The conventional wisdom is clear: Bonds are best for people in or near retirement. They provide the desired income and can be much more reliable than stocks. Well... yes and no, if you ask me.

Bonds do have some advantages. Those issued by the U.S. government offer income that's rather dependable. Even corporate bonds can be fairly reliable. That's a big deal, but beyond that, I'm having trouble coming up with other advantages. Oh, here's one more -- bonds can offer some diversification to your portfolio, as they don't always move in step with the stock market.

Stocks, though, have many advantages:

  • Over long periods, stocks have outperformed bonds. Period. They have done so more than 95% of the time in the 20-year periods between 1871 and 2006.
  • Dividend-paying stocks can offer yields that top those of most bonds. Last time I checked, government bonds with two- to 10-year maturities had yields of around 1% to 3.5%, while 30-year bonds offered about 4.25%. Well, it's not hard to find solid dividend stocks paying yields of 3% or more. Take a look at these stocks:

Company

CAPS Stars (out of 5)

Recent Yield

5-Year Dividend Growth Rate

BP (NYSE:BP)

*****

5.8%

14%

PepsiCo (NYSE:PEP)

*****

3.0%

17%

Procter & Gamble (NYSE:PG)

*****

3.1%

12%

Kraft Foods (NYSE:KFT)

****

4.3%

9%

Valero Energy (NYSE:VLO)

*****

3.1%

37%

Norfolk Southern

****

3.0%

32%

Nokia (NYSE:NOK)

****

4.0%

17%

Source: Motley Fool CAPS.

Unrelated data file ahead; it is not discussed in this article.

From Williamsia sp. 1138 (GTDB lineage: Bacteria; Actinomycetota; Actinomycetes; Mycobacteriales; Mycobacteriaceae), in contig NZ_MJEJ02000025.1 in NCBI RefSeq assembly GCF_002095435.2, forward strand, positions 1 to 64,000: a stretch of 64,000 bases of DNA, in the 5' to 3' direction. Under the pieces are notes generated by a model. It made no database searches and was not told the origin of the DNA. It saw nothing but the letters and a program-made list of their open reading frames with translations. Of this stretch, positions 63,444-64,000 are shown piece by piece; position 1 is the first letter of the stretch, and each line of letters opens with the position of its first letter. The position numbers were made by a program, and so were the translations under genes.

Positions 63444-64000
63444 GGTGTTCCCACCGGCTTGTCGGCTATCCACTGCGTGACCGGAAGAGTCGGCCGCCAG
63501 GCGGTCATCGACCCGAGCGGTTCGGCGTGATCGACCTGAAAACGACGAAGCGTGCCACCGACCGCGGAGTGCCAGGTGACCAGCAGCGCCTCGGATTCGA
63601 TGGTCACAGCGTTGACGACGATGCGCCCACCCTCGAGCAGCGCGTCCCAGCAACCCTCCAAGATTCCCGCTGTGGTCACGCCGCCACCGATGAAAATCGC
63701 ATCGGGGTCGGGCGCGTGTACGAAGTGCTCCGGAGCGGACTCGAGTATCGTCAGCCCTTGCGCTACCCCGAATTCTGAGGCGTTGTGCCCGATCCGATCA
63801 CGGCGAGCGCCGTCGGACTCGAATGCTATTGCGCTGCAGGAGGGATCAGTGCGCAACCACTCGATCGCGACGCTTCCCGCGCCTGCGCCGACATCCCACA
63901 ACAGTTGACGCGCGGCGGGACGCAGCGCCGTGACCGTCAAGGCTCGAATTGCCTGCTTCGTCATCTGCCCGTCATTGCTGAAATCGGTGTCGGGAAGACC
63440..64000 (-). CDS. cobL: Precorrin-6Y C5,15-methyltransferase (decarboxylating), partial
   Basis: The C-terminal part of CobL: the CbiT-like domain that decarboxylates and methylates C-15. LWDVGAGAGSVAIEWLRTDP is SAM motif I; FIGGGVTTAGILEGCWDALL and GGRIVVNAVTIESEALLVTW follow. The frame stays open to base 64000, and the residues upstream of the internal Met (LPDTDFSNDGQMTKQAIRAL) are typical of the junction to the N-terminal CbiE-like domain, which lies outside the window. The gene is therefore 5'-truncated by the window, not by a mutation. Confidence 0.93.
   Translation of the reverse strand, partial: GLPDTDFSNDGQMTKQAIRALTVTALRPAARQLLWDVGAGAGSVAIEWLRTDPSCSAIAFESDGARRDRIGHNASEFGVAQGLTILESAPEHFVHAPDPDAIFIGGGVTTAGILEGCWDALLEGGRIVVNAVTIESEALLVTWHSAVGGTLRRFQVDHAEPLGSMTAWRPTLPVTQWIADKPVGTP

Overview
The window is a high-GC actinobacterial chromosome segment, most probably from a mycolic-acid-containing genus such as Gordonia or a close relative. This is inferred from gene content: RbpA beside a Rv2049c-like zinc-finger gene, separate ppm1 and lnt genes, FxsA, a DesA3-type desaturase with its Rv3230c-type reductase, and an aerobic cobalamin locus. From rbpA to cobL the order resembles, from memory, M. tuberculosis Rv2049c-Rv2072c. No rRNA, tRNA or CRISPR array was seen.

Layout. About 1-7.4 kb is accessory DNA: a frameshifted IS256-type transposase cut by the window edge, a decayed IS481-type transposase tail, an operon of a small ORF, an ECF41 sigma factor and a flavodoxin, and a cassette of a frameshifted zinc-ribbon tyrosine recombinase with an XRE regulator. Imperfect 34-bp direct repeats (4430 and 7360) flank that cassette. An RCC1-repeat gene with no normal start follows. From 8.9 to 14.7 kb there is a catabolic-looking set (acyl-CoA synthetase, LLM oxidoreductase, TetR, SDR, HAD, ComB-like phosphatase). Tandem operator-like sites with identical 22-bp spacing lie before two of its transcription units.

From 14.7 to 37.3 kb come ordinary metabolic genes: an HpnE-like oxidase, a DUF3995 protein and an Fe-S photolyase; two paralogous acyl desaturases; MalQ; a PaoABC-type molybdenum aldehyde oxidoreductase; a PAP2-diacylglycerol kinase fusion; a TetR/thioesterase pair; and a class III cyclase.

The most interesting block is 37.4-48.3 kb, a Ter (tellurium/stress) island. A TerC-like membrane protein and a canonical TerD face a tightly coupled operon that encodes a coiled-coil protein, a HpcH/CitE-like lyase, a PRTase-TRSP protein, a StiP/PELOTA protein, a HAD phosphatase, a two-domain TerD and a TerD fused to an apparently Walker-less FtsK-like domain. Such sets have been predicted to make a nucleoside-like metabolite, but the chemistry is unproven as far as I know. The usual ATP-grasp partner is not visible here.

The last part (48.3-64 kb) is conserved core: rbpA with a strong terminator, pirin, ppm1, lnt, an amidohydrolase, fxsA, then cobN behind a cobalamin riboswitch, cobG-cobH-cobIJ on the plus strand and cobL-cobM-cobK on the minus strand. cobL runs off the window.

• Interest payments from bonds will lose value over time, due to inflation. With inflation at its average of 3%, the value of an interest payment will fall by almost half over 20 years. If inflation tops its historical pace, as it might in coming years, then interest payments will hold even less purchasing power. That's because bonds don't increase their payouts in line with inflation -- except for TIPS, of course.
  • Stock dividends, though, tend to be increased over time, and often at an inflation-beating rate. Indeed, over 20 or more years, you can see a 3% yield become an effective yield of 20% or more in relation to your purchase price.
  • Dividends aside, healthy and growing dividend-paying companies will see their stock prices rise over time, too, giving shareholders a powerful double benefit. Even behemoths like Wal-Mart (NYSE:WMT) can grow -- its annual revenue grew 7% between fiscal 2008 and 2009. Its dividends have grown by an annual average of 20% over the past 20 years.
  • For the time being, tax rates favor dividends, with most of us facing a 15% hit on dividend income. Bond interest, though, gets taxed at our ordinary income rate, which can be 25% or higher.
  • And finally, right now is a particularly good time to buy into dividend payers, as so many are on sale, with low stock prices driving up yields.

So do give dividend-paying companies serious consideration for your portfolio. Perhaps combine them with bonds as you near and enter retirement. Remember that many dividends are darn reliable -- plenty of companies have been paying them for more than 100 years.

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Longtime Fool contributor Selena Maranjian owns shares of PepsiCo, Wal-Mart, and Procter & Gamble. Nokia and Wal-Mart are Motley Fool Inside Value recommendations. PepsiCo and Procter & Gamble are Motley Fool Income Investor recommendations. The Fool owns shares of Procter & Gamble. Try any of our investing newsletters free for 30 days. The Motley Fool is Fools writing for Fools.